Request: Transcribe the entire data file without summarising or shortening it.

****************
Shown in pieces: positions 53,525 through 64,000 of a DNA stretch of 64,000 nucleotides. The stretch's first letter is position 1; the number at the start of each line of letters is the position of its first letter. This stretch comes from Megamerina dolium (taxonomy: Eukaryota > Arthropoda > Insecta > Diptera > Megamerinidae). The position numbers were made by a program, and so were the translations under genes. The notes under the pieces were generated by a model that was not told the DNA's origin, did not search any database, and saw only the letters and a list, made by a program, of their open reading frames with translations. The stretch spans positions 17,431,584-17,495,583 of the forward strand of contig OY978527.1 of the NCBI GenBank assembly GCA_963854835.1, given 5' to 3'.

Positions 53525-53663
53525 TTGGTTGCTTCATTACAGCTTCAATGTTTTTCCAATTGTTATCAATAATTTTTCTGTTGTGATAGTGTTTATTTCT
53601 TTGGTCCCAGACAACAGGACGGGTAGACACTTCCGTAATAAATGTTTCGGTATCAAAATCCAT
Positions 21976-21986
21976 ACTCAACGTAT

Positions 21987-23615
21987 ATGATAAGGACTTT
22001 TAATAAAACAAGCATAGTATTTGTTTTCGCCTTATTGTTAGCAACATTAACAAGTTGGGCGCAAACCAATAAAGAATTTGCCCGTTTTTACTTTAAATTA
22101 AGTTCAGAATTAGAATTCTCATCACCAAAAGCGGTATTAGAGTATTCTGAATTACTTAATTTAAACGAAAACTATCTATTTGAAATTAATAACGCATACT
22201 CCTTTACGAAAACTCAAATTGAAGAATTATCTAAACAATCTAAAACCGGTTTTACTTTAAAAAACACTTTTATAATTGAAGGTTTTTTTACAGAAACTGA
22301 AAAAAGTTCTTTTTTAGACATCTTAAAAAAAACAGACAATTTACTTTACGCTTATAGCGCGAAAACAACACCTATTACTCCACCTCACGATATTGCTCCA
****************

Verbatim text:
Shown in pieces: positions 53,525 through 64,000 of a DNA stretch of 64,000 nucleotides. The stretch's first letter is position 1; the number at the start of each line of letters is the position of its first letter. This stretch comes from Megamerina dolium (taxonomy: Eukaryota > Arthropoda > Insecta > Diptera > Megamerinidae). The position numbers were made by a program, and so were the translations under genes. The notes under the pieces were generated by a model that was not told the DNA's origin, did not search any database, and saw only the letters and a list, made by a program, of their open reading frames with translations. The stretch spans positions 17,431,584-17,495,583 of the forward strand of contig OY978527.1 of the NCBI GenBank assembly GCA_963854835.1, given 5' to 3'.

Positions 53525-53663
53525 TTGGTTGCTTCATTACAGCTTCAATGTTTTTCCAATTGTTATCAATAATTTTTCTGTTGTGATAGTGTTTATTTCT
53601 TTGGTCCCAGACAACAGGACGGGTAGACACTTCCGTAATAAATGTTTCGGTATCAAAATCCAT
Positions 21976-21986
21976 ACTCAACGTAT

Positions 21987-23615
21987 ATGATAAGGACTTT
22001 TAATAAAACAAGCATAGTATTTGTTTTCGCCTTATTGTTAGCAACATTAACAAGTTGGGCGCAAACCAATAAAGAATTTGCCCGTTTTTACTTTAAATTA
22101 AGTTCAGAATTAGAATTCTCATCACCAAAAGCGGTATTAGAGTATTCTGAATTACTTAATTTAAACGAAAACTATCTATTTGAAATTAATAACGCATACT
22201 CCTTTACGAAAACTCAAATTGAAGAATTATCTAAACAATCTAAAACCGGTTTTACTTTAAAAAACACTTTTATAATTGAAGGTTTTTTTACAGAAACTGA
22301 AAAAAGTTCTTTTTTAGACATCTTAAAAAAAACAGACAATTTACTTTACGCTTATAGCGCGAAAACAACACCTATTACTCCACCTCACGATATTGCTCCA